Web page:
FROM THE ARCHIVES: Hue Jackson & The Bengals Opening Drive Prowess

Analysts and commentators will often include “start fast” in their keys to the game. While every team would like to score on their first possession of the game, only the Cincinnati Bengals have done it in 2015. Dave Archibald examines the Bengals opening drive prowess, and offensive coordinator Hue Jackson’s innovative schemes. 

Things can be hectic in the modern world. Kids’ soccer practice, errands, apple picking, and religious services can make us late for the 1:00 PM EST Sunday afternoon NFL games. Most of the time, that’s OK ‒ you can miss the whole first quarter without anything significant happening. But in the case of the upcoming Cincinnati Bengals-Buffalo Bills game, diehard NFL fans are going to want to be on the sofa for the opening kickoff. This contest pits the league’s best opening drive offense, Cincinnati, against a stingy Buffalo defense.

The Bengals have scored touchdowns on each of their opening drives in 2015. There’s an asterisk there: Cincinnati punted on their opening drive against San Diego, but the Chargers muffed the punt and never technically claimed possession, and the Bengals went on to score. Whether you count that game or not, Cincinnati has been the most prolific offense on opening drives all season, as the Packers are the only other team to have even scored three first-drive touchdowns:

Team Games
Bengals 5*
Packers 3
Cardinals 2
Bills 2
13 Tied at 1

Scoring on opening drives is great, but is that really worth pulling your kid out of soccer practice early to see? Probably not, but what’s more interesting than the Bengals’ success is how they are doing it. Offensive coordinator Hue Jackson takes his whole bag of tricks and dumps them right on the table at the beginning of the game, employing shifts, motion, package plays, varied personnel groups, unusual formations, and other wrinkles to put pressure on opposing defenses and get easy gains for his team.

Consider the first play Cincinnati ran this season:Bengals presnap shift on first play of the season-markup

The Bengals, who boast one the game’s best offensive lines and a duo of terrific running backs, come out in a run-heavy look with no one lined up as a wide receiver. The Oakland Raiders counter by loading the box, only for Cincinnati to introduce chaos by shifting players in all directions, ultimately showing a five-wide empty backfield spread. This forces the Raider defense to change positions and communicate among themselves to try to combat the new look. Bengals quarterback Andy Dalton (#14) winds up completing a four-yard pass to tight end Tyler Eifert (#85) on the play.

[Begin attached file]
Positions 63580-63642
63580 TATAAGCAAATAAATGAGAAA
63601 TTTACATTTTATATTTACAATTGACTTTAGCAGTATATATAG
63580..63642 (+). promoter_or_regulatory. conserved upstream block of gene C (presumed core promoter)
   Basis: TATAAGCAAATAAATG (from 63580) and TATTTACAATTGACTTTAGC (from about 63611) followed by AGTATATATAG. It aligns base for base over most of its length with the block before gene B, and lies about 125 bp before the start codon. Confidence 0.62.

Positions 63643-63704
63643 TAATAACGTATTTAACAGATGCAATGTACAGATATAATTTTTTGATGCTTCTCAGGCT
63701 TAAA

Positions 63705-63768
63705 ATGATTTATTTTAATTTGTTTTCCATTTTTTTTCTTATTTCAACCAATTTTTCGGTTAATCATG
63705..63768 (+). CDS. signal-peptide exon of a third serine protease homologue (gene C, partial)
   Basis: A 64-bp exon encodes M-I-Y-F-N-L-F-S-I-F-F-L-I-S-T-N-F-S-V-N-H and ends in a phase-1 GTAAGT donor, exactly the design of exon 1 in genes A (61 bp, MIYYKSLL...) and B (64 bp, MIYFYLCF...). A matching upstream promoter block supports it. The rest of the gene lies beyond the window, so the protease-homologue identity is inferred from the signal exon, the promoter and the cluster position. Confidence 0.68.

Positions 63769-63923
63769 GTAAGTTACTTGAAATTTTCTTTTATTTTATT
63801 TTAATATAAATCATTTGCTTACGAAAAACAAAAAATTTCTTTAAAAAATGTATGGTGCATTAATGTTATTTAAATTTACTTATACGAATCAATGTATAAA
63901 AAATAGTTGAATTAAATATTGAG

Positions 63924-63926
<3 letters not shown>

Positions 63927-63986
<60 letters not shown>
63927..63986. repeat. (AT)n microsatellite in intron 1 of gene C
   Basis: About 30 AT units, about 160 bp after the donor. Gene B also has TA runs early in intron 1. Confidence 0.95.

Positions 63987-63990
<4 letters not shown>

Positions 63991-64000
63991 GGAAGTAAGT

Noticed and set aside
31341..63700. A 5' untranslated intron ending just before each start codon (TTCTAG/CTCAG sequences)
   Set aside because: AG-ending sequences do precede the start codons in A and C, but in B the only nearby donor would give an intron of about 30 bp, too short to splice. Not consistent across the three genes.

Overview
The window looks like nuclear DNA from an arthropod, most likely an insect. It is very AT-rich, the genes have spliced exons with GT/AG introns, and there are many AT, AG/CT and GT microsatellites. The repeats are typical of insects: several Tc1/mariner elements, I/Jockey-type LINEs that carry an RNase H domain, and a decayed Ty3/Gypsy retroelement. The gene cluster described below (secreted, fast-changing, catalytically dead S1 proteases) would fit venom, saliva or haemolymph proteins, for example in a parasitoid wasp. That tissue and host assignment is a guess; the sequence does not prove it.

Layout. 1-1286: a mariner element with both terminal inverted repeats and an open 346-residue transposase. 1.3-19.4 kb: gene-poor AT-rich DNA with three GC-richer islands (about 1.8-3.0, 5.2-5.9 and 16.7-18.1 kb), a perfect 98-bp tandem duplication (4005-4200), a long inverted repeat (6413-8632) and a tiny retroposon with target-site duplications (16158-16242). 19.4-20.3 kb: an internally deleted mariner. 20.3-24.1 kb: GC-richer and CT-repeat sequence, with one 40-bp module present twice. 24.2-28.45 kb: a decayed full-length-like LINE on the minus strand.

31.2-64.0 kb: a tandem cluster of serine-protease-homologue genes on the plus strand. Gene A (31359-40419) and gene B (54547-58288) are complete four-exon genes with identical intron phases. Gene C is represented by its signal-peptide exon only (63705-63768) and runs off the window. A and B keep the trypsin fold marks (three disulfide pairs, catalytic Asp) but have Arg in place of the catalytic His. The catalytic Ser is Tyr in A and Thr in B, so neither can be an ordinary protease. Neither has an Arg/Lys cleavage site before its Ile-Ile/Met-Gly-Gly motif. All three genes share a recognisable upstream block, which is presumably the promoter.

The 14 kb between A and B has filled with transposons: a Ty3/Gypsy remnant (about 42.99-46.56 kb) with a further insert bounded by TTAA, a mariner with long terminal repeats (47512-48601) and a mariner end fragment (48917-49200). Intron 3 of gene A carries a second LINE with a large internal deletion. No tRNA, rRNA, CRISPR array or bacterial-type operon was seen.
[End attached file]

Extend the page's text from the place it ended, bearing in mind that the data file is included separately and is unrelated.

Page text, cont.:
The play itself wasn’t overly complicated for Cincinnati, but the moving parts pre-snap present a mental test for the defense. Jackson loves to spring “pop quizzes” on opposing defenses early in the game. Among the wrinkles you might see…

Unbalanced lines:Bengals unbalanced line on 6 yard run markup

The Bengals put left tackle Andrew Whitworth (#77) over on the right side, resulting in three offensive linemen to the right of the center and just one to left. To compound the confusion, they run to the left for a six-yard gain.

Three-man lines:Bengals line up OTs wide

Cincinnati lines up tackles Whitworth and Andre Smith (#71) wide on the second play of the Week 5 contest against the Seattle Seahawks, leaving essentially a three-man line up front. Seattle lightens the box accordingly, and Dalton runs for six yards. 

The read option:Dalton runs the option

Who are they, the Navy Midshipmen? On the second play of the game against the Kansas City Chiefs, Jackson reaches into his old college playbook, running the option out of a pistol look. Running back Jeremy Hill (#32) runs for just two yards on the pitch, but it gives the Chiefs another look.

Designed rollouts:Designed rollout 14 yard pass to Eifert markup

This is a well-designed play Cincinnati used to open the game against Kansas City. They sell a zone run left out of a read option look, only for Dalton to roll out to his right with Eifert crossing in front of him, behind the line of the scrimmage. Twin vertical routes on the right side clear the flat for Eifert, and Dalton floats a pass to him for an easy 14-yard gain.

This play highlights the method to Jackson’s madness – whatever misdirection or tricky wrinkles he employs, the goal is to put pressure on the defense and generate good looks for his offense. The play design here results in an easy pass for Dalton with room to run for Eifert, one of Cincinnati’s most dynamic skill players. It gives the Chiefs pause in run pursuit later in the game, as they know they have to worry about trickery to the backside. It’s a nice confidence-builder for Dalton and the offense, netting a first down right off the bat. It put the Kansas City defense on its heels and helped lead to a touchdown a few plays later.

Jackson and the Bengals face perhaps their sternest test of the season on Sunday. Buffalo head coach and defensive mastermind Rex Ryan has seen just about everything in his NFL career, and the Bills have not allowed a game-opening touchdown in 2015. Perhaps they are the team to end Cincinnati’s streak, but perhaps you ought to leave the apple orchard a few minutes early on Sunday to be in your seat right at 1:00. Maybe a few minutes early, just to be safe. When it comes to Jackson’s bag of tricks, you never know what will happen.

Follow Dave on Twitter @davearchie.

Dave Archibald knows pass defense, specifically how the pass rush, excellent cornerbacks, versatile safeties and in-game adjustments can make a big difference.

All video and images courtesy NFL Game Pass.

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